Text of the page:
Medical interpreters, as any other health care worker, must be aware of what infection control means and know the measures that should be taken to prevent infection to and from a hospital setting as well as where to go to familiarize with health safety standards. INFECTION CONTROL is known as those measures taken to minimize the risk of becoming vectors of diseases to patients, family members, themselves, and any person the interpreter comes in contact with.

vector of infection

VECTORS OF INFECTION (carriers that transfer an infective agent from one host to another) can potentially be dangerous when vectors are not aware of the disease or infection they might be carrying. This could be due to the fact that they are merely mechanical carriers (they carry the infectious agent in their clothes, etc.), or when being biological carriers (they carry the infectious agent within their bodies), which in those cases is strongly related to the INCUBATION PERIOD (the symptoms of the disease are not yet manifested in them). Therefore, to prevent becoming a RESERVOIR OF INFECTION is recommended to get vaccinated when vaccines are available, and pay attention to each VACCINE EFFECTIVENESS TIME-LAPSE (vaccines are not immediately effective upon reception). The recommended vaccines for any healthcare worker are: MMR (Measles, Mumps, and Rubella); Chicken pox (Varicella); TDAP (Tetanus, Diphtheria, and Pertussis); Flu, annual; Hepatitis B; and TB (Tuberculosis) monitoring exposure, annual.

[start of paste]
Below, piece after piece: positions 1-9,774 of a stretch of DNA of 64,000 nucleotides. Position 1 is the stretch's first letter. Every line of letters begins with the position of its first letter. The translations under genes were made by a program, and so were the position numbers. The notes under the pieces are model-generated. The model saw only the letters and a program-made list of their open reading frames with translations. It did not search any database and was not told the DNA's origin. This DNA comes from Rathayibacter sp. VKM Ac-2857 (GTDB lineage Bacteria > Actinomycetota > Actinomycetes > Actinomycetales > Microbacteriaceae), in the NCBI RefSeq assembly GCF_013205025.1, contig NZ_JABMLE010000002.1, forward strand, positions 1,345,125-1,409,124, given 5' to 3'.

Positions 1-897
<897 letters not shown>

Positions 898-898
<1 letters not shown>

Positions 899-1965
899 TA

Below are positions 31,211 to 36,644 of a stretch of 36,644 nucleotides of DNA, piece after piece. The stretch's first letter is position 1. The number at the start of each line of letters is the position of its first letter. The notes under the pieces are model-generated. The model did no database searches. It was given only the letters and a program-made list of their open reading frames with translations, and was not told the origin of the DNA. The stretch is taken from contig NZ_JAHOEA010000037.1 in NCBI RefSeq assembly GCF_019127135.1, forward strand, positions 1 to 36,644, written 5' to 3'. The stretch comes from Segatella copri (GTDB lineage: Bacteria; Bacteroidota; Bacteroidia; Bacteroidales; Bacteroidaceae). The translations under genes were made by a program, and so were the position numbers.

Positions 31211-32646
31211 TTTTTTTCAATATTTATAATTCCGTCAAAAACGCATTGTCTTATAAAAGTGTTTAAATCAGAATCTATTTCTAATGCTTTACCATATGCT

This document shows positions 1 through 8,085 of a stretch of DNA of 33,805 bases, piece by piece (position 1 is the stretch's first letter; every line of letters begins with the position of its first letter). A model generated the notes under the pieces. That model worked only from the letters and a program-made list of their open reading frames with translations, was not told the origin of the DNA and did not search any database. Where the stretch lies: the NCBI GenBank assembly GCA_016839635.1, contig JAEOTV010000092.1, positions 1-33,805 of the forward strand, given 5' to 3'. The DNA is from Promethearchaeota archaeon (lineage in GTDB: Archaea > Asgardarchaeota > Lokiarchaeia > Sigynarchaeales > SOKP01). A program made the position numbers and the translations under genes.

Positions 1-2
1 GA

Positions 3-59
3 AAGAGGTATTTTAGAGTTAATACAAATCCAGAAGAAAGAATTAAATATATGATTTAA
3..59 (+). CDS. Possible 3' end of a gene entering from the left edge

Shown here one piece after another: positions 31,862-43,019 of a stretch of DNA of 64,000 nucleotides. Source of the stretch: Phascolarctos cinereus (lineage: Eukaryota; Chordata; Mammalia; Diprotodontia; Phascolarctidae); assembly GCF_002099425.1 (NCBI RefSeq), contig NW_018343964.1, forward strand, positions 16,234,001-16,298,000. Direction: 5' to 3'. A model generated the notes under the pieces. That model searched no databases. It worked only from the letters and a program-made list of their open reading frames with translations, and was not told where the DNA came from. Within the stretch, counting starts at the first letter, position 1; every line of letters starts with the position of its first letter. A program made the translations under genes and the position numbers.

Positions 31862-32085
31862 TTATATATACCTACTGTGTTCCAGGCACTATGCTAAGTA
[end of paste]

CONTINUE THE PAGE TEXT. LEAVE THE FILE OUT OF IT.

There are two types of Health Associated Infections (HAI), which sometimes are considered almost synonymous: Iatrogenic infections (originated during treatment) and Nosocomial infections (contracted in the hospital). In the USA, 2 million patients yearly get hospital related infections, with approximately 90,000 dying from them; and with most of those infections being transmitted on the hands of health care personnel. As might be expected, the most vulnerable populations to those infections are found within those very sick patients admitted in NICUs and ICUs, within those patients with depressed or suppressed immunologic systems (cancer patients, transplant patients, HIV/AIDS patients, and any other immune-suppressed – i.e., on steroids), or non-vaccinated patients.

In any situation, though, the best precaution is to assume that every patient/health worker is infected with a life-threatening blood-borne disease and with droplet-borne disease, and to act accordingly. Therefore, a self-conscious interpreter should always refuse assignments if he/she feels ill or experiences any disease symptoms.

Very important MEASURES/safety points to consider while on an assignment are:

  • Take STANDARD PRECAUTIONS as peremptory with all patients.
  • HAND HYGIENE, through; specific instructions are available at

hand washing

  • ALWAYS FOLLOW POSTED signs as PRECAUTIONS outside the patients’ room; use always personal protective equipment (PPE) when prompted and/or advised to. And when remove PPE, leave it in the patient’s room; DO NOT take it into hallways.
  • Use BARRIERS: physical – Positioning!!!
  • DO NOT take food or drinks where patients are.